Sunday, 24 January 2016


“While I recognise the necessity for a basis of observed reality... true art lies in a reality that is felt.” - Odilon Redon

Johannes Theodorus ‘Jan’ Toorop (20 December 1858 – 3 March 1928) was a Dutch-Indonesian painter, who worked in various styles, including Symbolism, Art Nouveau, and Pointilism. His early work was influenced by the Amsterdam Impressionism movement.

Jan Toorop was born in Purworejo on the island of Java in the Dutch East Indies (present-day Indonesia). His father was Christoffel Theodorus Toorop, a civil servant, and his mother was Maria Magdalena Cooke. He was the third of five children and lived on the island of Bangka near Sumatra until he was nine years old. He was then sent to school in Batavia on Java.

In 1869 he left Indonesia for the Netherlands, where he studied in Delft and Amsterdam. In 1880 he became a student at the Rijksakademie in Amsterdam. From 1882 to 1886 he lived in Brussels where he joined Les XX (Les Vingts), a group of artists centred on James Ensor. Toorop worked in various styles during these years, such as Realism, Impressionism Neo-Impressionism and Post-Impressionism.

After his marriage to an Annie Hall, a British woman, in 1886, Toorop alternated his time between The Hague, England and Brussels, and after 1890 also the Dutch seaside town of Katwijk aan Zee. During this period he developed his unique Symbolist style, with dynamic, unpredictable lines based on Javanese motifs, highly stylised willowy figures, and curvilinear designs.

In the late 19th century (in 1897) Toorop lived for 20 years in a small house on the market in the seaside town Domburg, Walcheren, Zeeland. He worked with a group of fellow artists, including Marinus Zwart and Piet Mondrian. There was no joint endeavour or common style among them. Each followed his individual personality, but they sought their inspiration in “the Zeeland light”, in the dunes, forests, beaches and the characteristic Zeeland population. Toorop was the centre of this group.

Thereafter he turned to Art Nouveau styles, in which a similar play of lines is used for decorative purposes, without any apparent symbolic meaning. In 1905, he converted to Catholicism and began producing religious works. He also created book illustrations, posters, and stained glass designs. Throughout his life Toorop also produced portraits, in sketch format and as paintings, which range in style from highly realistic to impressionistic. Toorop died on 3 March 1928 in The Hague in the Netherlands. His daughter Charley Toorop (1891–1955) was also a painter, as was his grandson Edgar Fernhout.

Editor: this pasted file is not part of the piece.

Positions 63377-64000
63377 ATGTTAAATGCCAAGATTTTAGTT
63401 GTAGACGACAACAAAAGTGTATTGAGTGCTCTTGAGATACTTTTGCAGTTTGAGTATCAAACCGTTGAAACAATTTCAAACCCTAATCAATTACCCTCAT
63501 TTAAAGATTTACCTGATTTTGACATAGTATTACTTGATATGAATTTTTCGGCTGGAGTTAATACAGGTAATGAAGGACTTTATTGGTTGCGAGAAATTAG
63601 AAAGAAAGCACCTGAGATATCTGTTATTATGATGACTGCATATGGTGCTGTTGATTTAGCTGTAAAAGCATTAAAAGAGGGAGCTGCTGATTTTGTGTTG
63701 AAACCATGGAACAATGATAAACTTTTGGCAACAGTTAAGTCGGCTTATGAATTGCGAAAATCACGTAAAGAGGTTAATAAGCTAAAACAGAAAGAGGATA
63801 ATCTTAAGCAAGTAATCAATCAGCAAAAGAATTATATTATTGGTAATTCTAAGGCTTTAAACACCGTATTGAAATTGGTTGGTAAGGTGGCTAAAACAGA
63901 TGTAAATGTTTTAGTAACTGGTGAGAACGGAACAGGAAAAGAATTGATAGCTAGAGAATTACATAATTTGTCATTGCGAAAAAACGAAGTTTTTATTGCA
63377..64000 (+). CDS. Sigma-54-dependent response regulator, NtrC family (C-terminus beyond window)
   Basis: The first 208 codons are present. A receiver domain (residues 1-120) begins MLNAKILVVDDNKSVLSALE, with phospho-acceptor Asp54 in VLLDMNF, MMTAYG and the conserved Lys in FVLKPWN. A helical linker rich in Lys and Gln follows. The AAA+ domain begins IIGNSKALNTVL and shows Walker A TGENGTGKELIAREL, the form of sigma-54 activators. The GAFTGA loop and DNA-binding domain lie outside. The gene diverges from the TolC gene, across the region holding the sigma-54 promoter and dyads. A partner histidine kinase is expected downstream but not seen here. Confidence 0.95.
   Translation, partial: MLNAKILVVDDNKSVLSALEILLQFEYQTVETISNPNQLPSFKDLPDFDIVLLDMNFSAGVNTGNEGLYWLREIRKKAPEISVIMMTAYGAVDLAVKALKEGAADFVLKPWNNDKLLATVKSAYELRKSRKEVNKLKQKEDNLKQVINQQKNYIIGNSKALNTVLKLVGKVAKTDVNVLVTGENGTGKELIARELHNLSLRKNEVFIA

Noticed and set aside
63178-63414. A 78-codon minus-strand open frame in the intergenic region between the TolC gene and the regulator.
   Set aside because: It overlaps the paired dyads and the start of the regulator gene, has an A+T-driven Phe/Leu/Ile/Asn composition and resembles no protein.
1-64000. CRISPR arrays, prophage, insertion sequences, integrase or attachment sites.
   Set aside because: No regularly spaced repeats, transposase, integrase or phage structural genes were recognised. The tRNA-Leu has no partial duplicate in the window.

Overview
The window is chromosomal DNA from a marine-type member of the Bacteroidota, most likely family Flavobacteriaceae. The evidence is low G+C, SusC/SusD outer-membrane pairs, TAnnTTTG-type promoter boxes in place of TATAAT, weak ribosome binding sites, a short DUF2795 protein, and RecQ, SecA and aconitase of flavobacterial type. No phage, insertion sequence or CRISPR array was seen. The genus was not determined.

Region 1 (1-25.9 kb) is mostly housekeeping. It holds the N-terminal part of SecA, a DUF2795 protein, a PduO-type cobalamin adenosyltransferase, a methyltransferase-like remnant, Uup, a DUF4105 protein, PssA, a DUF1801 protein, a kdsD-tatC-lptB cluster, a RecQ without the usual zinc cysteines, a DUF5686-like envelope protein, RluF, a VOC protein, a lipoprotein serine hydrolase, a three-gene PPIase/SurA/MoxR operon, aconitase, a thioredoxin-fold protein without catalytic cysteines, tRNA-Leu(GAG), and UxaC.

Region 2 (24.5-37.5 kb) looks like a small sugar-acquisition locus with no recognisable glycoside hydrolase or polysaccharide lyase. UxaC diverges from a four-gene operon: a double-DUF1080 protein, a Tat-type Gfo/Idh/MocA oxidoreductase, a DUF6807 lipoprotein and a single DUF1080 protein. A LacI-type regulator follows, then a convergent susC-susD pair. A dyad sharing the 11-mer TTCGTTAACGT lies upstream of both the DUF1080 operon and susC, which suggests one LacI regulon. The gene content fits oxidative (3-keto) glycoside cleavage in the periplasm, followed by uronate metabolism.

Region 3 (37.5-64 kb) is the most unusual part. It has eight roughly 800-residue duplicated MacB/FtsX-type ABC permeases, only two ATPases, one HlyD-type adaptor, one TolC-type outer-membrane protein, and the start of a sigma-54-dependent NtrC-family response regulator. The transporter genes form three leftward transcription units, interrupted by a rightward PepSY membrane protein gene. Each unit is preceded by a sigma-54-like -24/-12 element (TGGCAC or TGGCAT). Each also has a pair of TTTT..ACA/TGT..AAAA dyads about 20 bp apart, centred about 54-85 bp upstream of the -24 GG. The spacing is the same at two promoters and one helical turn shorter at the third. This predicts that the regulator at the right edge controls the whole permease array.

The image shown above is “The Vagabonds”, of 1891. It is executed in pencil, crayons and ink on cardboard, 65 x 76 cm and exhibited in the Kröller-Müller museum, Otterlo. There is a strong graphic, illustrative element in the work, and one can easily imagine it as a book illustration. The brilliant colours – particularly the blues and greens – draw the viewer’s eyes into the work and one is mesmerised by the syncopated rhythm of the lines, before one registers the faces of the two women and the ‘vagabonds’ of the title.

The lugubrious graveyard setting and the menacing faces of the men contrast with the dead (sleeping?) woman and the anxious mourning woman in black on the right. This is a fascinating work and it seems that it could have quite a story attached to it. The death of the artist’s first daughter shortly after her birth may have influenced his vision, perhaps, but also the artist’s contraction of venereal disease and his temporary blindness in 1887 could have left him with some psychological baggage that may be seen in his work.

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